- May 9, 2014
- Posted by: Faith Associates
- Category: Interfaith, Blog
Exercising rights demands responsibility and respect, says the head of the Baptist Joint Committee for Religious Liberty.
Rights, responsibility and respect provide the infrastructure for bridges of understanding between faith groups, Baptist religious-liberty advocate Brent Walker stressed in a symposium at Harvard University May 1.
Walker, executive director of the Baptist Joint Committee for Religious Liberty, joined a Jewish rabbi and a Muslim academic in the inaugural event sponsored by the Loeb Initiative on Religious Freedom in Cambridge, Mass.
Other panelists were Angela Buchdahl, senior rabbi at Central Synagogue in New York, and Yasir Qadhi, dean of academic affairs at the Al Maghrib Institute, a worldwide Islamic education organization.
Moderator Henry Louis Gates Jr., a Harvard professor, asked panelists to describe the role of faith institutions in building bridges of understanding.
Faith bridges rely upon “the three Rs of civic engagement — rights, responsibility and respect,” Walker explained. “All three of these are important and must go together.”
Christians, Jews and Muslims “all believe we got our right of religious liberty from God,” Walker said, noting other faiths tend to agree, and even many nonreligious people see personal faith or nonfaith as an individual right.
“We must take care to exercise responsibility” for faith and its exercise, he added.
A key for Christian understanding of faith responsibility is found in the fifth chapter of the New Testament book of Galatians, he said: “St. Paul affirms our freedom in Christ, but we must not use it for self-indulgence, but to serve one another. The rights we want for ourselves, we must afford to others.”
Exercising respect then enables people of faith to relate positively toward people who embrace other faith or no faith, Walker said.
The practice of respect can be characterized in an adage: “We must have a hard core and soft edges,” he explained. “We need not give up our core beliefs. … But insofar as we bump up against others, [we must] maintain a soft edge.”
In terms of practical application, the Baptist Joint Committee regularly participates in coalitions and civic advocacy groups on Capitol Hill, Walker noted. Those groups set aside their differences to work on behalf of a principle they share — religious liberty for all.
“We can go slowly. Take one step at a time,” he said. “We don’t have to agree on everything for us to work together on one thing.”
Unfortunately, “the groups that most need interfaith dialogue are typically the least involved in such efforts,” Qadhi reported. Like-minded groups get together and marvel at the similarity of their views, but the anti-toleration groups are “loudly absent.”
Civic leaders can serve as conduits for communication by calling representatives from various faiths together to focus on common needs, he urged.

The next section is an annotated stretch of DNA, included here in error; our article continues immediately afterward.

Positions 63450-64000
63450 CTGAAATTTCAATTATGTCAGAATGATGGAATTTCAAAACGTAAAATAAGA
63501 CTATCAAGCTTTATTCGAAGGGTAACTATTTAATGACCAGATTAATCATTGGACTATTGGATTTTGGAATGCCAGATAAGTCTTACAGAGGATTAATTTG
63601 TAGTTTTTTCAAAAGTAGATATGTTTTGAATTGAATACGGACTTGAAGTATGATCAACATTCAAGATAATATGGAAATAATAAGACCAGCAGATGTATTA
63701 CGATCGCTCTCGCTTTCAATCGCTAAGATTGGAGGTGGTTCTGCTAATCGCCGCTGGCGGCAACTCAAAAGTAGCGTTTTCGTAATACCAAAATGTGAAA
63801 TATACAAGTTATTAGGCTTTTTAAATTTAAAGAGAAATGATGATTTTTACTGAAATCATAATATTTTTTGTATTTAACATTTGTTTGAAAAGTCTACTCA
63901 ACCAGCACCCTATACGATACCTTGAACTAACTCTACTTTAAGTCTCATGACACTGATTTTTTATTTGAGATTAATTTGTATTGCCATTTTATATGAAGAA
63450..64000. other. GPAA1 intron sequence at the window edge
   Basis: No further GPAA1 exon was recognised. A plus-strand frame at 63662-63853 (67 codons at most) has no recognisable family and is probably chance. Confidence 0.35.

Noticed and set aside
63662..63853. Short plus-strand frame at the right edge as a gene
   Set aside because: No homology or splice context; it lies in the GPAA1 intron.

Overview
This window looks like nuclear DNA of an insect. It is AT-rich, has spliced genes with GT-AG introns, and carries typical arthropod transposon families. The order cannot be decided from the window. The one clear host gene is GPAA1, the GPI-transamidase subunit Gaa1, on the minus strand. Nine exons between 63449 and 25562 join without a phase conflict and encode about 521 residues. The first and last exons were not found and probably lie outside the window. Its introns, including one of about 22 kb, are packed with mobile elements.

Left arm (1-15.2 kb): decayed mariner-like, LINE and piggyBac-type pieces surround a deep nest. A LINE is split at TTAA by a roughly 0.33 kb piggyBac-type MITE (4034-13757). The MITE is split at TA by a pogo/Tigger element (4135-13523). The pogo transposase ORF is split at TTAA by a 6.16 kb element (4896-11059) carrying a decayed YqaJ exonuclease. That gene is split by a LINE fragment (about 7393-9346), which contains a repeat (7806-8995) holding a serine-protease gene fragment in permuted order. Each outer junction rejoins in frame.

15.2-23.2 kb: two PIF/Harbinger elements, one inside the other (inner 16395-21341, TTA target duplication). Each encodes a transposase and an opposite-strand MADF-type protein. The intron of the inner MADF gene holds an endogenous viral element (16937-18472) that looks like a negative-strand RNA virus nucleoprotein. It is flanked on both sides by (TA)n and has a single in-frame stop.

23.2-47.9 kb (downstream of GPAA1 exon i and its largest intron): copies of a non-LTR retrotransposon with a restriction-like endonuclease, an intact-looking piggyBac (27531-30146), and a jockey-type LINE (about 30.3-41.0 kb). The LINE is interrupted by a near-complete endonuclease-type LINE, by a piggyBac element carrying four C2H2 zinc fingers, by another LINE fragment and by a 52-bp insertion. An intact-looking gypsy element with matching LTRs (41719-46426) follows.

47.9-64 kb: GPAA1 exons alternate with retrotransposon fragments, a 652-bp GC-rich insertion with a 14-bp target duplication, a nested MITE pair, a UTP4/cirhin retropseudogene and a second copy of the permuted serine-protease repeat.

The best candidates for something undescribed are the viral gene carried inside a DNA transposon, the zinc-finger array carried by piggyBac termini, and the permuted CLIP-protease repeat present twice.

For example, the mosques in Memphis, Tenn., where he lives have reached out for dialogue with the large Christian churches, which have not responded. “But what if the mayor had called us together?” he asked.
But when groups get together, they shouldn’t pretend they’re the same, Qadhi added.
“At some point, we need to move beyond the positive platitudes and concentrate on the very real differences” between faith groups, he stressed. “At some point, each of us believes in the exceptionalism of our faith tradition or else we would not be an adherent of that tradition.”
He told about a pastor who concluded his part in an interfaith gathering by saying he loves all the participants, and therefore must present the Christian gospel to them. The next morning, a rabbi called the imam to apologize for the pastor.
“I was not offended,” Qadhi recalled. “After he [the pastor] has told me he thinks I’m going to hell, he actually can have a conversation with me on another topic.”
Buchdahl observed faith communities possess the staying power for building relationship bridges and maintaining communication.
“Faith communities take the long view,” she said. “We have timeless traditions, ancient wisdom. We will stay the course beyond the election cycle or one particular leader’s role.”
People of faith can build upon an innate human desire to make progress together, she added, noting she has “a fundamentally optimistic view of human nature.”
“Most people really want to do good in the world,” she said. “Sometimes, we lose sight of that, and we need the reminders that rituals and holidays offer us.”
Also, faith communities need to remember “organized people equals power,” she added.
Many community organizations do “wonderful work,” but membership merely implies paying dues, attending meetings and receiving a newsletter, Buchdahl said. She contrasted that with membership in a church, synagogue or mosque.
“Faith communities are centers of relationship,” and when relationships are organized, things happen.